For Ebrahim Moosa, the chance to develop an elite Islamic studies program at a Catholic university is full of opportunity.
"Catholics and Muslims can potentially embark on a series of meaningful conversations on common concerns," he said. "There are challenges both Catholics and Muslims face on gender issues, science, evolution, and values. How do strong religious values survive in the midst of formidable social and political challenges?
"For many reasons, I feel that I've come to Notre Dame at the right time in my career."
Moosa, a professor of Islamic studies in the Kroc Institute for International Peace Studies and in the Department of History, is drawing on his personal and research experiences to develop the program's "competitive edge."
"We envision our program to involve multiple elements, including descriptive, normative, and applied dimensions. We will sustain this triumvirate, or triangle, in tension to get the most out of such productive tensions," he said. "We intend to equip our students with a deep knowledge of what is going on in Islamic thought and society, and be in a position to formulate opinions as well as enter conversations about values across multiple faith traditions."
A Stranger at Home
Being Muslim on a Catholic campus hasn't been a challenge, he said, because people of faith have many things in common.
Some of his previous environments haven't been so welcoming.
His research began to garner increased attention while teaching at the University of Cape Town in 1997, and he accepted an invitation to spend a semester at Stanford University. When he returned to his native South Africa, he soon became a target of urban terrorism.
"A violent Muslim vigilante group had taken the city of Cape Town hostage," Moosa said. "As a public intellectual, I felt an obligation to intervene and speak out against such lawless individuals. As a result, my house was firebombed."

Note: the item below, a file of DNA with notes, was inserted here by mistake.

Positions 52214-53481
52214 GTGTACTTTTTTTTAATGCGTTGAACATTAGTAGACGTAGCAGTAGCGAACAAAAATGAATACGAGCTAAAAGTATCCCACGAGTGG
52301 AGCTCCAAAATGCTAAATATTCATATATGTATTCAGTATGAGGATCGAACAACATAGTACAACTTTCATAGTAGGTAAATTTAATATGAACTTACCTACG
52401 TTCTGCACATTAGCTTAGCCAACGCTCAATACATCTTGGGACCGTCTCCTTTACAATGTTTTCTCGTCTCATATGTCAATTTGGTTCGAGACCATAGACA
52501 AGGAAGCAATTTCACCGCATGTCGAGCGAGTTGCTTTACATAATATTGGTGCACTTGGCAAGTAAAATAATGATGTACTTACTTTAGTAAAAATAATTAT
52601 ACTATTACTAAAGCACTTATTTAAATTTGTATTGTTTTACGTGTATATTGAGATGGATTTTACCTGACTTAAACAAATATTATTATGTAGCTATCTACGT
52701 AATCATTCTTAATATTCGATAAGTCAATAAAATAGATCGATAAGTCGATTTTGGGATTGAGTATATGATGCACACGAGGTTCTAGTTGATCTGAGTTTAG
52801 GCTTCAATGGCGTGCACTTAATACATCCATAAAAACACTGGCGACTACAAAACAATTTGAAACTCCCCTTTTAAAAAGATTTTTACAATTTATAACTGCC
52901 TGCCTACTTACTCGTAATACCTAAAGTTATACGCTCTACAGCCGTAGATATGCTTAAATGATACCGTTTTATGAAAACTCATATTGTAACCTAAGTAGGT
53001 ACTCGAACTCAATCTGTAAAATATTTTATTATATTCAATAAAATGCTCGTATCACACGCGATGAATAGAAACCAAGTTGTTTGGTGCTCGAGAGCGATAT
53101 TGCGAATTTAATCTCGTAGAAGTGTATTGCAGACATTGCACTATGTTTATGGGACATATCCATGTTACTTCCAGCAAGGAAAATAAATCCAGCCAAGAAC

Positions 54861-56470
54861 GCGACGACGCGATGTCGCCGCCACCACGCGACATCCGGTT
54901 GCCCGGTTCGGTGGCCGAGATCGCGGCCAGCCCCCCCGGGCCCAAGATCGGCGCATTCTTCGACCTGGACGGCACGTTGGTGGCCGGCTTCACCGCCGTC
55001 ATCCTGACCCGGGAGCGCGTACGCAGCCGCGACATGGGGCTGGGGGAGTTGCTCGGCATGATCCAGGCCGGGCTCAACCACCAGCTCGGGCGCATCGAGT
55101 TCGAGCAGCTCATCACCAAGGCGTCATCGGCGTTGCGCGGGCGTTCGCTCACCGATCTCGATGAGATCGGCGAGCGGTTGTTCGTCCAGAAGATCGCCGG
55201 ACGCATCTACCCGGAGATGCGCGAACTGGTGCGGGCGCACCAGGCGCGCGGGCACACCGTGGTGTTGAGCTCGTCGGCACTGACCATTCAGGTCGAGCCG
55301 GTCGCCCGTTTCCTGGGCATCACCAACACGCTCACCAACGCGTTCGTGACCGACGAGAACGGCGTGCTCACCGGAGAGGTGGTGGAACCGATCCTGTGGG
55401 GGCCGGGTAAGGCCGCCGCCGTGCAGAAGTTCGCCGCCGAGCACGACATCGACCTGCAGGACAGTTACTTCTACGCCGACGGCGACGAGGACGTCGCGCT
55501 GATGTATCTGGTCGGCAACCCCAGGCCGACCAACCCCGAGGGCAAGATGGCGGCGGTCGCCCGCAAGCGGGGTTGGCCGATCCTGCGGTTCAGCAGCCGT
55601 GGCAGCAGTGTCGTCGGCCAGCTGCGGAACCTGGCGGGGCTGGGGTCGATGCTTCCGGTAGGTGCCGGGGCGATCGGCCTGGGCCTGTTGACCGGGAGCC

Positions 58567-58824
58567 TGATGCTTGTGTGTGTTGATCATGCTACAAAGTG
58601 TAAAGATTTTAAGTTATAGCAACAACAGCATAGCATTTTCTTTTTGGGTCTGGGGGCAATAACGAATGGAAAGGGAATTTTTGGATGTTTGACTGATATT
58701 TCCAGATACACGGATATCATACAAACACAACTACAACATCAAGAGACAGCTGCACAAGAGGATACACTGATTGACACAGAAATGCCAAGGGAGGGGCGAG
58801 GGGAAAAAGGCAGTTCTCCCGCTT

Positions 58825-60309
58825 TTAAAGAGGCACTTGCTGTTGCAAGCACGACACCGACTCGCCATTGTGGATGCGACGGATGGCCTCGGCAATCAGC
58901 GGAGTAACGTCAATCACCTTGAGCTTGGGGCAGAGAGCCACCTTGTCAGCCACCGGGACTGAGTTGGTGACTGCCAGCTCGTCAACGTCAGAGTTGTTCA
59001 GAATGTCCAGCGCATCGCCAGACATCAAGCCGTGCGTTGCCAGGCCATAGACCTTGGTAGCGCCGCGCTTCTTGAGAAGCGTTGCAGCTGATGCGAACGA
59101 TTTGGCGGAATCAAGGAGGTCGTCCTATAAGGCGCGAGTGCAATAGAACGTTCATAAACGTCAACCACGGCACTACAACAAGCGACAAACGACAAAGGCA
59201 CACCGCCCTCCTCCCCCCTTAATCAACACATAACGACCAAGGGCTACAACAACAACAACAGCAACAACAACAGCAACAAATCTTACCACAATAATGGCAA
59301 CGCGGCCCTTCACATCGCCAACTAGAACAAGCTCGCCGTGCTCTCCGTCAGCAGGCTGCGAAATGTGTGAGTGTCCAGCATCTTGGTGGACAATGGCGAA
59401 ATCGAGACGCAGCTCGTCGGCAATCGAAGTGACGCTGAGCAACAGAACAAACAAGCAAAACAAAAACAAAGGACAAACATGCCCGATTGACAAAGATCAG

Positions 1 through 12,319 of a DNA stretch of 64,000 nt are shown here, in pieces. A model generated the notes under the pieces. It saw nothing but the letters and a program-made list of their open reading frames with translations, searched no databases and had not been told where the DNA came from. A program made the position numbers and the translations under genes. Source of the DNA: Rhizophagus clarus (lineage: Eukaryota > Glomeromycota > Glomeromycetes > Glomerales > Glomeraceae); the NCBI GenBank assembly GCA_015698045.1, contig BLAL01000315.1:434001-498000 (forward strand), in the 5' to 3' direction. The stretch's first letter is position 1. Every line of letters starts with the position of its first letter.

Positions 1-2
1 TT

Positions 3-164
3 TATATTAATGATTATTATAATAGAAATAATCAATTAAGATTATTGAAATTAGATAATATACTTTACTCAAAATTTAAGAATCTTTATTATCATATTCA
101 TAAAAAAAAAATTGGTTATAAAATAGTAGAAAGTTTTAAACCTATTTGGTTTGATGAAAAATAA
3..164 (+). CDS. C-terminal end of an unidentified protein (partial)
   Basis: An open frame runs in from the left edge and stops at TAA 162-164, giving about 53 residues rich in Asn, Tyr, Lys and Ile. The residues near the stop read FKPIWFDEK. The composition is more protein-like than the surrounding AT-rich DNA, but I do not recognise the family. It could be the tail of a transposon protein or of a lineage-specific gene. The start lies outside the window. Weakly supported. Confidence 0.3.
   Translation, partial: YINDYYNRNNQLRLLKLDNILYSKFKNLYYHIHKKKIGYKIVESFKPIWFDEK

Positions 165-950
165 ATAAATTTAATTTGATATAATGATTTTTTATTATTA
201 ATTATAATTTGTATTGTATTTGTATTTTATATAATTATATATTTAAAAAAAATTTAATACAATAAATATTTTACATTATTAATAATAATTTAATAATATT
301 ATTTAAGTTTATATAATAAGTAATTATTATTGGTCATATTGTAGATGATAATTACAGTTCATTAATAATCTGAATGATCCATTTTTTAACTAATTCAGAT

At the urging of his Stanford colleagues, Moosa and his family quickly jumped on a plane and went back to California. After three years there, he moved to Duke University, where he taught until 2014.
He came to Notre Dame following conversations with Scott Appleby, now the Marilyn Keough Dean of the University's Keough School of Global Affairs. He invited Moosa to join him in co-directingContending Modernities, the global research and education initiative examining the interaction among Catholic, Muslim, and other religious and secular forces in the world. Appleby also asked Moosa to develop academic offerings focused on Islam.
"I decided Notre Dame was the place where one could begin to do an imaginative, world-class Islamic studies program," Moosa said. "Notre Dame is a place where big ideas can be realized. It wants to excel as a global university. The study of Islam and Muslims in North America and Europe, as well as developing expertise about the Muslim world at large, would add to Notre Dame's leadership role in global affairs."
Moosa, who was recently interviewed by Al-Jazeera and participated in a panel discussion on NPR's "The Diane Rehm Show," primarily researches Islamic law, ethics, science, and values.
"My research right now at Notre Dame is focused on how to think about questions of values, society, and Islam," he said. "How does Islam deal with, say, democratic formation, citizenship, gender issues, and questions of science? How does Islam as a religious tradition engage the various challenges modernity presents to it?"
Moosa is the author of What is a Madrasa?, which focuses on post-secondary religious institutions in the Indo-Pakistan heartlands. In his book, he explains how a madrasa is a valuable place of learning revered by many and an institution feared by many others, especially in a post-9/11 world.
Drawing on his own years as a madrasa student in India, Moosa describes in detail the daily routine for teachers and students today. He shows how classical theological, legal, and Quranic texts are taught, and he illuminates the history of ideas and politics behind the madrasa system. He also explains why the demonization of madrasas is an incorrect perspective held by many in the West.
Moosa also is the author of Ghazali and the Poetics of Imagination, winner of the 2006 American Academy of Religion's Best First Book in the History of Religions Award, and editor of the last manuscript of the late University of Chicago professor Fazlur Rahman, Revival and Reform in Islam: A Study of Islamic Fundamentalism. In 2005, he was named a Carnegie Scholar to pursue research on Islamic seminaries of South Asia.
True to Notre Dame's vision, the Islamic studies program Moosa envisions will have ample opportunities for service learning and study abroad. And consistent with Notre Dame's Catholic character, it will also be of service to the American Muslim community.
"The estimates vary, but being located in South Bend, we are in close proximity to major concentrations of Muslim Americans in Chicago, Detroit, and Indianapolis," Moosa said. "We think our research will be of service to the American Muslim community, and we plan to optimize our location and assets, such as the Santa Fe Building in Chicago, to offer lectures and services that connect with the Muslim community."